The Folger Shakespeare Library offers a range of programs for teachers, both at the Folger and in a classroom near you.
Since 1984, the National Endowment for the Humanities has supported the Teaching Shakespeare institute, an intense, month-long study of Shakespeare. The institute looks at Shakespeare's work from three essential perspectives: scholarship, performance, and curriculum. This rigorous but joyful program gathers secondary school teachers from all over the country for multifaceted studies of plays, poems, criticism, rare materials, live theater, and educational technologies. Stay tuned for more information about future institutes!
Led by master teachers in the Folger National Teacher Corps, these one-day workshops provide lively, hands-on practice with techniques that work with all kinds of students in all kinds of classrooms. Through a range of activities rooted in Shakespeare’s language and aligned to national standards, teachers learn how to get students on their feet and into complex texts in minutes. Professional Learning Days draw on the Folger’s unique blend of scholarship, performance, and education, and can be customized to incorporate texts from your school’s curriculum.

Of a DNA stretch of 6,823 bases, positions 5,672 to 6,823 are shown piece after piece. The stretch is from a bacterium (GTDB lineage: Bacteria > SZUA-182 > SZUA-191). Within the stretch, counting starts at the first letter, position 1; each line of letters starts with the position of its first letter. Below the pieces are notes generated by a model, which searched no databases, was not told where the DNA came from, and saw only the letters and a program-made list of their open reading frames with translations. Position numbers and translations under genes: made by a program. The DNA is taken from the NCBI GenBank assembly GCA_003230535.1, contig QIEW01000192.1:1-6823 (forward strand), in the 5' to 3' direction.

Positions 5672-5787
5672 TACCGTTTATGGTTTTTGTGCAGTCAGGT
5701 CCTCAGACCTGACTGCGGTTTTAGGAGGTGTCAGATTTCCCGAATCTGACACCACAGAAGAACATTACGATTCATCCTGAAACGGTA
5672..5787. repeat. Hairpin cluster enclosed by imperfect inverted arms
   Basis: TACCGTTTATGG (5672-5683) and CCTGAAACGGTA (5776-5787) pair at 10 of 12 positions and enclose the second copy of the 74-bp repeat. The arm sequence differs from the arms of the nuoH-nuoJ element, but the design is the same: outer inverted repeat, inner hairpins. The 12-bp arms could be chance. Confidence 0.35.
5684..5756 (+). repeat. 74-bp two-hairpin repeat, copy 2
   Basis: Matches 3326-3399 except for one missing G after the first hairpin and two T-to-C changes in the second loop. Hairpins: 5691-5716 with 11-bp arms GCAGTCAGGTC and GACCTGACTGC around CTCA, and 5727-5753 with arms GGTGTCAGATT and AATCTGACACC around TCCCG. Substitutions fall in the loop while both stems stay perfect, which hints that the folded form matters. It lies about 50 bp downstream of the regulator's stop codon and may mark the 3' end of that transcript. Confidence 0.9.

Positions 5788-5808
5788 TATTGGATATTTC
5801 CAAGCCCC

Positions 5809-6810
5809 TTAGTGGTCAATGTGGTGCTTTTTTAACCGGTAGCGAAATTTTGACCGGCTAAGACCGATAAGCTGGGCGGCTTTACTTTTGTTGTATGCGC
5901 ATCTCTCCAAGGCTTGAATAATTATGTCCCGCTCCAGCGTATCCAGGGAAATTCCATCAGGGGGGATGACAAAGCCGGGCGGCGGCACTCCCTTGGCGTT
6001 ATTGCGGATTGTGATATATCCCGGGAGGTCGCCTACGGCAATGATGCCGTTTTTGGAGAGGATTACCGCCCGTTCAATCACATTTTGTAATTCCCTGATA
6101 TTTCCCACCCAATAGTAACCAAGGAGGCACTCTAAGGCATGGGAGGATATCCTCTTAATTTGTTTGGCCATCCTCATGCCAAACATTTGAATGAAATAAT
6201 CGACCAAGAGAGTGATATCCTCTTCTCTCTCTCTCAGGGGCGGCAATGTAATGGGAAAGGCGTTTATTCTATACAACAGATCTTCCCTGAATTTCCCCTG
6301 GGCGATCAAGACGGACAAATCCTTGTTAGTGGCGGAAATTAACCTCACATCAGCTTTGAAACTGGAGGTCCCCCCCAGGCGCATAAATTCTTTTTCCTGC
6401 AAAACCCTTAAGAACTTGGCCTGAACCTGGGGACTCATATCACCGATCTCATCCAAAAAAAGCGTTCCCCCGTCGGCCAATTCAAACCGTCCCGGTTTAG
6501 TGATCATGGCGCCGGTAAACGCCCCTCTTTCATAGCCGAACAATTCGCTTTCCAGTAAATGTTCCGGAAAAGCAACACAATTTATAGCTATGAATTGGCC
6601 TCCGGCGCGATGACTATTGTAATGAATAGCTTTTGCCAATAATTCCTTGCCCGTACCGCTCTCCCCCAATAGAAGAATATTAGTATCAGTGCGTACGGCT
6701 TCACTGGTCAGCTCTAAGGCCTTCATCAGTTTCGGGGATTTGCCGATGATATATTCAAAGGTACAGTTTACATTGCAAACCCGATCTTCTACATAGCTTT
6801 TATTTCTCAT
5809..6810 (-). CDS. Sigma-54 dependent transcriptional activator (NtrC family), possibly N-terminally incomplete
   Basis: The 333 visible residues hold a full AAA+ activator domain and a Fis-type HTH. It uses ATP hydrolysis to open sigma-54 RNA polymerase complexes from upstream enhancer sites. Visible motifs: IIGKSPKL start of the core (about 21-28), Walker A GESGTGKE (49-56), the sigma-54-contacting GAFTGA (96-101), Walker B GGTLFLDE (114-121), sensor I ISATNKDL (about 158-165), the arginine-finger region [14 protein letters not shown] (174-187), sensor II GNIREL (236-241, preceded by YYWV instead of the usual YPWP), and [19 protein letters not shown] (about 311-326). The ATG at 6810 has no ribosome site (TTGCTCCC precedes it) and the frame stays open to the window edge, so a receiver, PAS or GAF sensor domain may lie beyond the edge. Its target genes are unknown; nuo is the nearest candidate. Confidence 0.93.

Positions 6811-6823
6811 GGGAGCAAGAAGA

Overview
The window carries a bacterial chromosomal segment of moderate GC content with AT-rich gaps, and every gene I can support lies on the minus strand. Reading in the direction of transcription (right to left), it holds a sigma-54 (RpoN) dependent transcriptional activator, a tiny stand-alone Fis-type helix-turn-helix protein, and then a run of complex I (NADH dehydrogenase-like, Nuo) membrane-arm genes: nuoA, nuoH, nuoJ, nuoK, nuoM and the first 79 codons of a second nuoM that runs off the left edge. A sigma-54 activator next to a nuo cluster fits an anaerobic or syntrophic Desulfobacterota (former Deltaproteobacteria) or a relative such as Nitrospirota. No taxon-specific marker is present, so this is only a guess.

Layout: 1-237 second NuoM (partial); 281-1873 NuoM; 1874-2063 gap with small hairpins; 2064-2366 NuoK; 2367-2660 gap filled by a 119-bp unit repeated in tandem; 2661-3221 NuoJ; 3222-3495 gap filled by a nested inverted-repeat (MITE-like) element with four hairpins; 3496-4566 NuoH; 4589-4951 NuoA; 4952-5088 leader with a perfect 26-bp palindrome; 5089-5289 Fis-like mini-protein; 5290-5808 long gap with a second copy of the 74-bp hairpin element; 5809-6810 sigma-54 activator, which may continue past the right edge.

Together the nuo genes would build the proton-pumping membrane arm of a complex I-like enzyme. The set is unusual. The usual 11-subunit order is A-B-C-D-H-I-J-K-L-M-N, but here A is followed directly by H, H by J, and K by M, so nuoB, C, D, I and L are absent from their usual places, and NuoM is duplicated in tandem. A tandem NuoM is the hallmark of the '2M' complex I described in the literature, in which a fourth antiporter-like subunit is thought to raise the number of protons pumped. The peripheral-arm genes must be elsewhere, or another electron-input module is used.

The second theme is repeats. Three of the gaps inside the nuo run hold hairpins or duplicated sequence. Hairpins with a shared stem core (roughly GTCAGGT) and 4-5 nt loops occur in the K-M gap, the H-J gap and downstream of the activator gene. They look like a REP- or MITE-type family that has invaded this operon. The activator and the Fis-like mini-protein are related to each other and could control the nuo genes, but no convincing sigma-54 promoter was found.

DC Public Schools
We love our city and its teachers. We have partnered with DCPS to lead the teaching and learning of Shakespeare in our city’s public schools. From developing a new high school Shakespeare curriculum and providing professional development for English teachers to hosting student matinees and public demonstrations of student learning, we are committed to supporting the work of DCPS teachers and students. This initiative is multifaceted and growing, so please check back, or email Corinne Viglietta (email@example.com), for more information.
In July 2017, our Summer Academy was a week of powerful professional development led by master teachers, scholars, and performance faculty. Thirty teachers from all over the US took a deep dive into Macbeth to extend their content knowledge and gain strategies for teaching the play to middle and high school students.